And did you see how many times we had to do this? 4. 4 times. So it wasn’t just difficult to roll out once or twice, but try FOUR times. And then it needs to be refrigerated for 5 hours! So there goes my Saturday. Rolling and turning and waiting. I knew my dough was a little tougher to work with than Dayna’s was for her but I hoped for the best.

Now tis Sunday morning. I’m freaking out because of all the work I need to do around the house before heading out to the family picnic. But I’m excited to get baking!!!

DANISH BRAID
Makes enough for 2 large braids

Ingredients
1 recipe Danish Dough (see below)
2 cups (mix) I had decided the night before to do a creamy mix of cream cheese/ricotta with Bananas and Pecans. I added strawberries to the second one.

For the egg wash: 1 large egg, plus 1 large egg yolk

1. Line a baking sheet with a silicone mat or parchment paper. On a lightly floured surface, roll the Danish Dough into a 15 x 20-inch rectangle, ¼ inch thick. If the dough seems elastic and shrinks back when rolled, let it rest for a few minutes, then roll again. Place the dough on the baking sheet.

Dayna and I were both a little confused. We knew the recipe made two breads, but at what point were we supposed to split the dough?

I rolled out the first one best I could and then split it. Of course you are supposed to have one 15 x 20 rectangle in the end, I came up a little short, but improvised anyhow.

2. Along one long side of the pastry make parallel, 5-inch-long cuts with a knife or rolling pastry wheel, each about 1 inch apart. Repeat on the opposite side, making sure to line up the cuts with those you’ve already made.

Try as I might (not really) I am more of an abstract thinking baker person, not so much precision as you can tell. Unless it REALLY counts. Dayna on the other hand is a little more precise.

3. Spoon the filling you’ve chosen to fill your braid down the center of the rectangle. Starting with the top and bottom “flaps”, fold the top flap down over the filling to cover. Next, fold the bottom “flap” up to cover filling. This helps keep the braid neat and helps to hold in the filling. Now begin folding the cut side strips of dough over the filling, alternating first left, then right, left, right, until finished. Trim any excess dough and tuck in the ends.

Proofing and Baking (Proofing? YOU MEAN I’M STILL NOT DONE?)

1. Spray cooking oil (Pam…) onto a piece of plastic wrap, and place over the braid. Proof at room temperature or, if possible, in a controlled 90 degree F environment for about 2 hours, or until doubled in volume and light to the touch.

2. Near the end of proofing, preheat oven to 400 degrees F. Position a rack in the center of the oven.

3. Bake for 10 minutes, then rotate the pan so that the side of the braid previously in the back of the oven is now in the front. Lower the oven temperature to 350 degrees F, and bake about 15-20 minutes more, or until golden brown. Cool and serve the braid either still warm from the oven or at room temperature.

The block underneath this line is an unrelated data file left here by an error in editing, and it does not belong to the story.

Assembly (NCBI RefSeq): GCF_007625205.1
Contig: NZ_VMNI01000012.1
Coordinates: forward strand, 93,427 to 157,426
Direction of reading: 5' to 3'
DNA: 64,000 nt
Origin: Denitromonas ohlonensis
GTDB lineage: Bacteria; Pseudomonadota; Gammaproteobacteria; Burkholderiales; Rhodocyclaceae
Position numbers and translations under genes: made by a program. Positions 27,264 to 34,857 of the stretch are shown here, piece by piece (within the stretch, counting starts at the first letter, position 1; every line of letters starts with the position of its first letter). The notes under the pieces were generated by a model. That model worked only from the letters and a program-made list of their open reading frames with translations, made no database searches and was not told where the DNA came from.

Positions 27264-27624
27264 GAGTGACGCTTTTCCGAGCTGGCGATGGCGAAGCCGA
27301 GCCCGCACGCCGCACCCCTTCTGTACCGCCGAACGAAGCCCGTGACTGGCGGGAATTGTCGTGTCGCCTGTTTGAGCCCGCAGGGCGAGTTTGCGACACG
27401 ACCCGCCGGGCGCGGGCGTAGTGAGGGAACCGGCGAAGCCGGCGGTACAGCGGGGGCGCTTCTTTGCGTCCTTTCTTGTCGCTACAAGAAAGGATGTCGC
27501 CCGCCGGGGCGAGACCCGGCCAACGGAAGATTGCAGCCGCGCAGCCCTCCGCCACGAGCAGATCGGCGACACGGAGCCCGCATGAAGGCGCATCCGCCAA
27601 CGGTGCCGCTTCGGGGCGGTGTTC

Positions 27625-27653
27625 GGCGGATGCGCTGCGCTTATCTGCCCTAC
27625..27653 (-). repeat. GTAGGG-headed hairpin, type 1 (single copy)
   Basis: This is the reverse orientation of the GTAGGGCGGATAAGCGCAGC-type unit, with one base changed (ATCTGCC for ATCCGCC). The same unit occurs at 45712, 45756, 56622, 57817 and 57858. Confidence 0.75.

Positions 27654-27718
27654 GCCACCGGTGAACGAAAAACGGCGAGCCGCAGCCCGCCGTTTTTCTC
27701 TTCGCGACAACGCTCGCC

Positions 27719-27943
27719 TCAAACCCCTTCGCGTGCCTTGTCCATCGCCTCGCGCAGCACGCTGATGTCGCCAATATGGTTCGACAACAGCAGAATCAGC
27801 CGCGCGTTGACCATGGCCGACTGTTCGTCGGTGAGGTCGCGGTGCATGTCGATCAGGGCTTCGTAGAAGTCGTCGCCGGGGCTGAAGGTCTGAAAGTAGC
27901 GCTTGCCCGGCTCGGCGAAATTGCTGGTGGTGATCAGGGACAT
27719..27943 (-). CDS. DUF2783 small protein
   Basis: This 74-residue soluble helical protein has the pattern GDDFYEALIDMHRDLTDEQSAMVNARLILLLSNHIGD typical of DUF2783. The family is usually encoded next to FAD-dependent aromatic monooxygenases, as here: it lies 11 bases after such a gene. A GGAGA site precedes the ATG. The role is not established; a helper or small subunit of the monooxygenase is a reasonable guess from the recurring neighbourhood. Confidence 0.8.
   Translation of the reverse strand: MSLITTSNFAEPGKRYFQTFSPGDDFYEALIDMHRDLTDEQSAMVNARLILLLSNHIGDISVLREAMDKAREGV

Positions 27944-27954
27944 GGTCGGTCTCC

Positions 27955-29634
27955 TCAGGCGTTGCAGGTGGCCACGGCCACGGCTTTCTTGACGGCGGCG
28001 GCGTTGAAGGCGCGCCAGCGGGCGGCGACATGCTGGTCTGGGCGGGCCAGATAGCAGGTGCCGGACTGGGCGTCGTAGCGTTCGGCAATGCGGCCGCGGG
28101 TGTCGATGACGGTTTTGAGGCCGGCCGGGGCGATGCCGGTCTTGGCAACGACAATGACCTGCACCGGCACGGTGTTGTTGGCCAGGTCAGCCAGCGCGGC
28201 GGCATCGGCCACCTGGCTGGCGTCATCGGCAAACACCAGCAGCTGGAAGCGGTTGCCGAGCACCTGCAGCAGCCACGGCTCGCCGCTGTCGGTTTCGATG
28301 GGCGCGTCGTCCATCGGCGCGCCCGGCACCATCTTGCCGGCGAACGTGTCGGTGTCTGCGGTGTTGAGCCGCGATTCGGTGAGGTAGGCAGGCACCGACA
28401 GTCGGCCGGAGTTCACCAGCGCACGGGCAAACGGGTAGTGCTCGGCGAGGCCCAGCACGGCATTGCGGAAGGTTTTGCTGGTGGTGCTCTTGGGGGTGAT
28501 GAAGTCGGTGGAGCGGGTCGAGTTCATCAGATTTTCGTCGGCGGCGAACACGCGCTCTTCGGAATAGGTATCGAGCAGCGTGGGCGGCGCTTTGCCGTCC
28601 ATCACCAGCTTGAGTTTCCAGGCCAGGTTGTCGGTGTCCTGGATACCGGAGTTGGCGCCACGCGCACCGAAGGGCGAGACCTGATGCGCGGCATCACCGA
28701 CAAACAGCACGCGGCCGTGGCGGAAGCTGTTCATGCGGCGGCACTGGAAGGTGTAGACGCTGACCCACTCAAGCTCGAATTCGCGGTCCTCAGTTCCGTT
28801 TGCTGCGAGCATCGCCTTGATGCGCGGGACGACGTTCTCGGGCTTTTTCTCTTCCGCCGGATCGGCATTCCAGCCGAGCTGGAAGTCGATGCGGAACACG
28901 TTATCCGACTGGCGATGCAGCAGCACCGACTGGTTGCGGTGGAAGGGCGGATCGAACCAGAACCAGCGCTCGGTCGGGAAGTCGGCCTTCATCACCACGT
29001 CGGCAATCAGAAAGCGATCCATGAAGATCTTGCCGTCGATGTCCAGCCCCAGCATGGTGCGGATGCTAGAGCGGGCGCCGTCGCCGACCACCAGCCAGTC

So there it is. My first Danish Bread. I think I filled it too full, so I let it cook a little longer in the oven but put a piece of foil top so it wouldn’t burn. I was SHOCKED that mine didn’t ooze or split open, again my choice of filling seemed well very filling and goopy.

My 2nd bread came right from the oven about 10 minutes before Dayna and my brother came to pick me up. I decided to bring along a little sample with me, because I was dying to see what it tasted like! It looked flaky (which was surprising after all the hard rolling I did!) But how did it taste?

Meh. It tasted meh to me! ONLY MEH!!! (Of course as you can see on my blog, I was in a Meh! kind of mood for a few days last week…wonder if that has something to do with it?) While cooking it smelled soooo good too! I think my choice of filling was less than spectacular and sort of heavy for this pastry. I was really impressed over the flaky dough despite the constant struggle I had with getting the dough to half the correct size it should have been.

Why was it so difficult for me I wonder? Was the yeast bad? Did I mix too long? I am still amazed that I could create such delight by hand though. (And I mean by hand, no standing mixer for me.)

Perhaps when I take the 2nd braid out of the freezer I will think differently? I am after all, about the expectations. And after going from the point that I was completely going to FAIL this challenge to realizing, I actually figured it out but I was running out of time and yet seeing it still worked in the end, impressive.

I think know I was expecting more though, I set the bar for my first challenge too high. I guess 12 hours of working on one pastry will do that to a person though. (And wanting to paint 3 rooms of my house and a bunch of other chores in the same timeframe.)

So yeah, the end product was good but the process was soooo much fun. I never in a billion uears would have attempted a danish on my own. Even with an arm twisting actually. But I’m so glad I did! I like being a part of the *group* of people all working together!

Hundreds and Hundreds and HUNDREDS of other bakers all over the world do the same DARING BAKERS challenge together each month. Check out all their masterpieces today at the Daring Bakers Blogroll (which is a daunting monster to tackle!)

And there’s also a Flickr group for the Daring Bakers. So you can drool over all the pretty, pretty pictures!

See ya in JULY! (Let it be cake, let it be cake, let it be cake…)


Whatcha talkin' bout Willis?